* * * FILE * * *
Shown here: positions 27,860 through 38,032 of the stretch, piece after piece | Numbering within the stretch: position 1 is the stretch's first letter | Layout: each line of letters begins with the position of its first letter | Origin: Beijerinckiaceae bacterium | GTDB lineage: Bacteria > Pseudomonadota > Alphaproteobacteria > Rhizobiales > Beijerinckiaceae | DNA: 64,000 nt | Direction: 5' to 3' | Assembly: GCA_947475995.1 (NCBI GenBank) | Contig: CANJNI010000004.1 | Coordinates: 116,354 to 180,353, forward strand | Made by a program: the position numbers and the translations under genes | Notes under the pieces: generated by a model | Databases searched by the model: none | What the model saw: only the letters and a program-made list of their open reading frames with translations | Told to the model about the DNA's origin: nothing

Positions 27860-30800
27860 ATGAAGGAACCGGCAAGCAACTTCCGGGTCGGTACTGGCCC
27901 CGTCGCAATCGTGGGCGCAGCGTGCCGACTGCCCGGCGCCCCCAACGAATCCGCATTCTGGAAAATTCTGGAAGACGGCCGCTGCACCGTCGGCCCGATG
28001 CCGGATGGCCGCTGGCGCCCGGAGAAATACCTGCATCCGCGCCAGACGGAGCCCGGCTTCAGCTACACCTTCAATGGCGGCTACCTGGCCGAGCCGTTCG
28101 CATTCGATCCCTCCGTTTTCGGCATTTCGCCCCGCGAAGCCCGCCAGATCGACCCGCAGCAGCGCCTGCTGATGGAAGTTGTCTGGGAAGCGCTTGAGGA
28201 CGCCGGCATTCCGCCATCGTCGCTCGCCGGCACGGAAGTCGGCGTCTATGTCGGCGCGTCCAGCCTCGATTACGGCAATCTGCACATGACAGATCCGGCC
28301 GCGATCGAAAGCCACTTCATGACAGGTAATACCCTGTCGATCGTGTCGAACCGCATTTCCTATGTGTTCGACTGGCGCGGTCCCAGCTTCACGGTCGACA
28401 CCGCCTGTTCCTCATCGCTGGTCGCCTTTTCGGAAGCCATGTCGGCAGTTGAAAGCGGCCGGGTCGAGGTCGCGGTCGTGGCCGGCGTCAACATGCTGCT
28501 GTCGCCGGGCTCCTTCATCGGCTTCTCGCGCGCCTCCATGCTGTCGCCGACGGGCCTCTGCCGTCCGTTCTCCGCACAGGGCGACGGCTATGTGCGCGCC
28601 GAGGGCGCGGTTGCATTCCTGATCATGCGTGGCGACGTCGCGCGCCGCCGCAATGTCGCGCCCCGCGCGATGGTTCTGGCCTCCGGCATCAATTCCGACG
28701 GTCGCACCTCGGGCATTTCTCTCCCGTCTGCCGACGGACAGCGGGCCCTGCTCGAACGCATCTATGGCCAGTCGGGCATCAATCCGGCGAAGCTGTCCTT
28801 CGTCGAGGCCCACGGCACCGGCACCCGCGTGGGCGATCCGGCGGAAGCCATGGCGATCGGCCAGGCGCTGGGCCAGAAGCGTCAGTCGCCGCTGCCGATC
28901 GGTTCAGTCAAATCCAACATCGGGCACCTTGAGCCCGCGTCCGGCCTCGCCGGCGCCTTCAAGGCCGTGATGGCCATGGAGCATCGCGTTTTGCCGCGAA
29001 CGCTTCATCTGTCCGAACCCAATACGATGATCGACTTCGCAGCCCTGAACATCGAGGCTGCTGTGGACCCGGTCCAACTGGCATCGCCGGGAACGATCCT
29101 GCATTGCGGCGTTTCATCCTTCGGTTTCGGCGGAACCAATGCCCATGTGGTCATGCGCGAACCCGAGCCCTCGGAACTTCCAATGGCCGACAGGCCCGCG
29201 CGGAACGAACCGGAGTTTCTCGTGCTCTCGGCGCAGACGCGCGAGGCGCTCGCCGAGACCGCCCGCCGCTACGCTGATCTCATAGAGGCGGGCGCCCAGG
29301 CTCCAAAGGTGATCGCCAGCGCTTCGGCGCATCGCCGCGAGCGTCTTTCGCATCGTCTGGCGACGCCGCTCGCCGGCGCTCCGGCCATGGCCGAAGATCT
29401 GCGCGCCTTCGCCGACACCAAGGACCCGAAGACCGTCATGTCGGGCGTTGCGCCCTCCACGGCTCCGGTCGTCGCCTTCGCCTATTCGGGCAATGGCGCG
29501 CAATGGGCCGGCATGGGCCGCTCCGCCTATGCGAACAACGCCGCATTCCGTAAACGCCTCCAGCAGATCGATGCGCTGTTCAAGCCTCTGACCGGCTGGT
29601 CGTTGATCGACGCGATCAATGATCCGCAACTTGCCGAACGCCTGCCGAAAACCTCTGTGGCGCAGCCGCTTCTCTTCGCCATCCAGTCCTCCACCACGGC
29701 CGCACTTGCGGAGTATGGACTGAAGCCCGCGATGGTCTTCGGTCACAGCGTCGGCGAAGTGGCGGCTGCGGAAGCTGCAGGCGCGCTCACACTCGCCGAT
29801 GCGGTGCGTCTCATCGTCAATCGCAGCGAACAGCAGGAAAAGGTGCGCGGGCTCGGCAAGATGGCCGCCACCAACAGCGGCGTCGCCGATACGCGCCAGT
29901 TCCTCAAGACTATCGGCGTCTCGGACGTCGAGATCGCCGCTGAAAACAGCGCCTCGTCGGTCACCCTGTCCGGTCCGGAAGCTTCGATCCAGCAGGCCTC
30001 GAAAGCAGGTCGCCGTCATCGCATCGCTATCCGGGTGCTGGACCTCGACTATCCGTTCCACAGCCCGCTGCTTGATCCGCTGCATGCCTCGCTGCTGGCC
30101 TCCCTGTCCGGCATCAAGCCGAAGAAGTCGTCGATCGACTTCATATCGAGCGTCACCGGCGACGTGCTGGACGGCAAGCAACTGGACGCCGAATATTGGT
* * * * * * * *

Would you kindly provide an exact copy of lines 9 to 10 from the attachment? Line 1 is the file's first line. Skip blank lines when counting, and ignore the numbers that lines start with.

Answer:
28401 CCGCCTGTTCCTCATCGCTGGTCGCCTTTTCGGAAGCCATGTCGGCAGTTGAAAGCGGCCGGGTCGAGGTCGCGGTCGTGGCCGGCGTCAACATGCTGCT
28501 GTCGCCGGGCTCCTTCATCGGCTTCTCGCGCGCCTCCATGCTGTCGCCGACGGGCCTCTGCCGTCCGTTCTCCGCACAGGGCGACGGCTATGTGCGCGCC